Director Olivia Ansell gives her verdict
After two years of COVID-19 lockdowns, downpours in La Nina and last year’s boycott of the Israeli embassy, the Sydney Festival 2023 has largely gone according to plan, with audiences showing signs of getting back to the Pre-Pandemic Level Returns to Festival Director Olivia Ansell.
Ansell, which has wrapped up its second festival in three years, said it had noticed an “unquenchable thirst” among Sydneysiders and visitors alike for the shows at this year’s 25-day event, which ended on Sunday.
“There was so much joy with people just wanting to get in and dive in,” she said.
Ticket sales and attendance haven’t returned to pre-pandemic levels, but the graph is going in a “really, really positive direction.” Full details on the sales are yet to be assembled but are expected in the next two weeks.
However, the shadow cast by the COVID labor shortage lingered over the festival, particularly when it came to filling late-night venues.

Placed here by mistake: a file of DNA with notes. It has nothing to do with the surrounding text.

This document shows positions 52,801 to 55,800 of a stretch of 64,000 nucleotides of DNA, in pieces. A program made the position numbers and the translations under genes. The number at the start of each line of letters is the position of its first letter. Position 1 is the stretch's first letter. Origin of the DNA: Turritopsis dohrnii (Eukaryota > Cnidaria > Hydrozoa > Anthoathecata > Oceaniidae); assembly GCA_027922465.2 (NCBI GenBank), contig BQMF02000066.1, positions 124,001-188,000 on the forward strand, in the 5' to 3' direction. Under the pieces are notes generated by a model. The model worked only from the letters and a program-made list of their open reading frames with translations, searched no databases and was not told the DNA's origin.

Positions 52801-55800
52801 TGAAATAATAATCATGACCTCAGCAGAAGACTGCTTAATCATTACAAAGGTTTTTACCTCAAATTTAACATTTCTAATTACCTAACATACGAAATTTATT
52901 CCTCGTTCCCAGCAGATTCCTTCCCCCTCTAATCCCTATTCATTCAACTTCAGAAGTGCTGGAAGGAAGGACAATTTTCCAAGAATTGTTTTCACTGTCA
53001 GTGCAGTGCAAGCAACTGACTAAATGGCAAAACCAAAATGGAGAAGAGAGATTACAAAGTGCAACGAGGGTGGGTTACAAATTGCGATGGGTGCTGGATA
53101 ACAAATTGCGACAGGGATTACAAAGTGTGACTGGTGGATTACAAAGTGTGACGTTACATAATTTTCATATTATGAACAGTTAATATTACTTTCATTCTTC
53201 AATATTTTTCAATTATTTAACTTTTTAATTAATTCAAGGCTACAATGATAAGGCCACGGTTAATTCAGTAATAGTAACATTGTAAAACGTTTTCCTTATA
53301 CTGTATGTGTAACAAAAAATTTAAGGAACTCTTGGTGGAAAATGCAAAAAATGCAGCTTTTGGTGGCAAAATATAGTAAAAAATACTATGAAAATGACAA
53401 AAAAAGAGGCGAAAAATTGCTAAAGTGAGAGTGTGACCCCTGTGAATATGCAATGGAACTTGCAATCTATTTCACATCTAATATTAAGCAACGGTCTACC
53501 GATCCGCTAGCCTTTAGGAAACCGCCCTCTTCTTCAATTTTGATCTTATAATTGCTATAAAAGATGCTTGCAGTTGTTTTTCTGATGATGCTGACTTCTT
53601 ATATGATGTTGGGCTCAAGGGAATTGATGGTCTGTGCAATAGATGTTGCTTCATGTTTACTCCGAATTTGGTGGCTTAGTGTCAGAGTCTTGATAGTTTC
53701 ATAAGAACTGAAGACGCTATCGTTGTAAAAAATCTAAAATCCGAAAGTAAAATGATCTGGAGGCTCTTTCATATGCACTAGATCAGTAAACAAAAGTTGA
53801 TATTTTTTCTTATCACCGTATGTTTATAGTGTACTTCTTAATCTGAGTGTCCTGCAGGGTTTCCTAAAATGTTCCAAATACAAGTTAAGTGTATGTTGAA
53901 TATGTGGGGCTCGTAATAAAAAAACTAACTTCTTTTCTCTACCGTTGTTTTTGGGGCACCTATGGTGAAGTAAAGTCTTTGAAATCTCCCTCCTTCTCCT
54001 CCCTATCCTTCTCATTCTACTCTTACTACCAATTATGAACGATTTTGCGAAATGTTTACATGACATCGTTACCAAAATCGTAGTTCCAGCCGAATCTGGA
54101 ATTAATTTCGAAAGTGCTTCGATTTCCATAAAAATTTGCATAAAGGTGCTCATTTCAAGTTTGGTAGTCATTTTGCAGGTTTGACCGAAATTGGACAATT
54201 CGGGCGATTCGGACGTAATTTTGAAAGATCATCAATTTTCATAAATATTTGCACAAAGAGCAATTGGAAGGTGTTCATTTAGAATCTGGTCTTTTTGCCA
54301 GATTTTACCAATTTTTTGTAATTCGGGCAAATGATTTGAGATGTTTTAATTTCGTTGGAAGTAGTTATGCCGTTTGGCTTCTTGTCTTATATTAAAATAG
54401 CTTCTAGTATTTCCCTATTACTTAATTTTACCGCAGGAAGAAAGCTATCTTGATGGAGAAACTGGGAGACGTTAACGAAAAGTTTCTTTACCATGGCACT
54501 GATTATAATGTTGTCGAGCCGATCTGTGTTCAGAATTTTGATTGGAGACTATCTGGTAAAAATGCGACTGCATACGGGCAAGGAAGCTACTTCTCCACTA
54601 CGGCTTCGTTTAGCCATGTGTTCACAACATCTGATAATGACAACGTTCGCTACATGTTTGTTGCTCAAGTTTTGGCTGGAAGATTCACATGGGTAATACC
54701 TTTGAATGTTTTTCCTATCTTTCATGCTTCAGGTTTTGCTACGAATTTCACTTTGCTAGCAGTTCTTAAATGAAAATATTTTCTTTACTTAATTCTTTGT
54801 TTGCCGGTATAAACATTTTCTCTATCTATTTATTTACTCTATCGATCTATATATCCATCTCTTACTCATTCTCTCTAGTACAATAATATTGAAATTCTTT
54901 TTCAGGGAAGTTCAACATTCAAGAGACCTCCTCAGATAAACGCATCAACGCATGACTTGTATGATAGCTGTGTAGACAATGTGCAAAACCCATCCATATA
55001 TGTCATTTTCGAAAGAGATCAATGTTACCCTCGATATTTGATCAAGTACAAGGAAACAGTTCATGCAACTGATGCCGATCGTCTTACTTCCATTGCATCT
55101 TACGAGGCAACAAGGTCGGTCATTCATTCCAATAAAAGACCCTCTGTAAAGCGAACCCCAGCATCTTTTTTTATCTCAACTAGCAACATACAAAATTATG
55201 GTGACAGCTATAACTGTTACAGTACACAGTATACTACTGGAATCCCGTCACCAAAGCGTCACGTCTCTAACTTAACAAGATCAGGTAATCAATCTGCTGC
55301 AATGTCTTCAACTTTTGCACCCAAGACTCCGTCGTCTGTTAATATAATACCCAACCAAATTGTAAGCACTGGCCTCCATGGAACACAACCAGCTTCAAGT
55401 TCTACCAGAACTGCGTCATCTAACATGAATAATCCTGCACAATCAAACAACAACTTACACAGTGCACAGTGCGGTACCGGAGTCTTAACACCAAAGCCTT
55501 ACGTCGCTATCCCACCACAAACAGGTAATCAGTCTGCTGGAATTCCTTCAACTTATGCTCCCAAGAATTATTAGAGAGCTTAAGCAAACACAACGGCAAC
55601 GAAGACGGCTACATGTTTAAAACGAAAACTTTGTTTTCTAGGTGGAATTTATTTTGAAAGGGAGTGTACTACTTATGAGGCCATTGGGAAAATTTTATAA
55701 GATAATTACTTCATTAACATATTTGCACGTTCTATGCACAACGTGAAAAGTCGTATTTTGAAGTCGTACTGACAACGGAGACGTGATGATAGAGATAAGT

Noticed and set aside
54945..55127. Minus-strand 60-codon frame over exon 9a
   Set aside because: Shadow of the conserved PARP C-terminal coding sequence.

“We’re pedaling hard all the time and trying to staff events,” Ansell said. “With more staff on board, we can offer food and beverages more efficiently and quickly. People have this insatiable thirst to watch shows, but they also have an insatiable thirst to socialize and catch up after the show. Last year people went out with a mask and stormed home. Now they want to gather and have talks.”
Many of the festival’s biggest shows were stretched to capacity as extra nights were added to some events. Sell-out shows included Afrique en Cirque at Parramatta, Sun and Sea, which saw the construction of a temporary ‘beach’ at Sydney Town Hall, and Holding Achilles at Carriageworks, to music by Sydney artist Montaigne.
Another hit of the festival was its takeover of the Commercial Travelers Association building in Martin Place for the duration. Going by the moniker “The Weary Traveler,” it became a popular late-night venue, with several shows selling out.
https://www.smh.com.au/culture/theatre/there-was-so-much-joy-sydney-festival-roars-back-after-two-lean-years-20230131-p5cgtm.html?ref=rss&utm_medium=rss&utm_source=rss_culture Director Olivia Ansell gives her verdict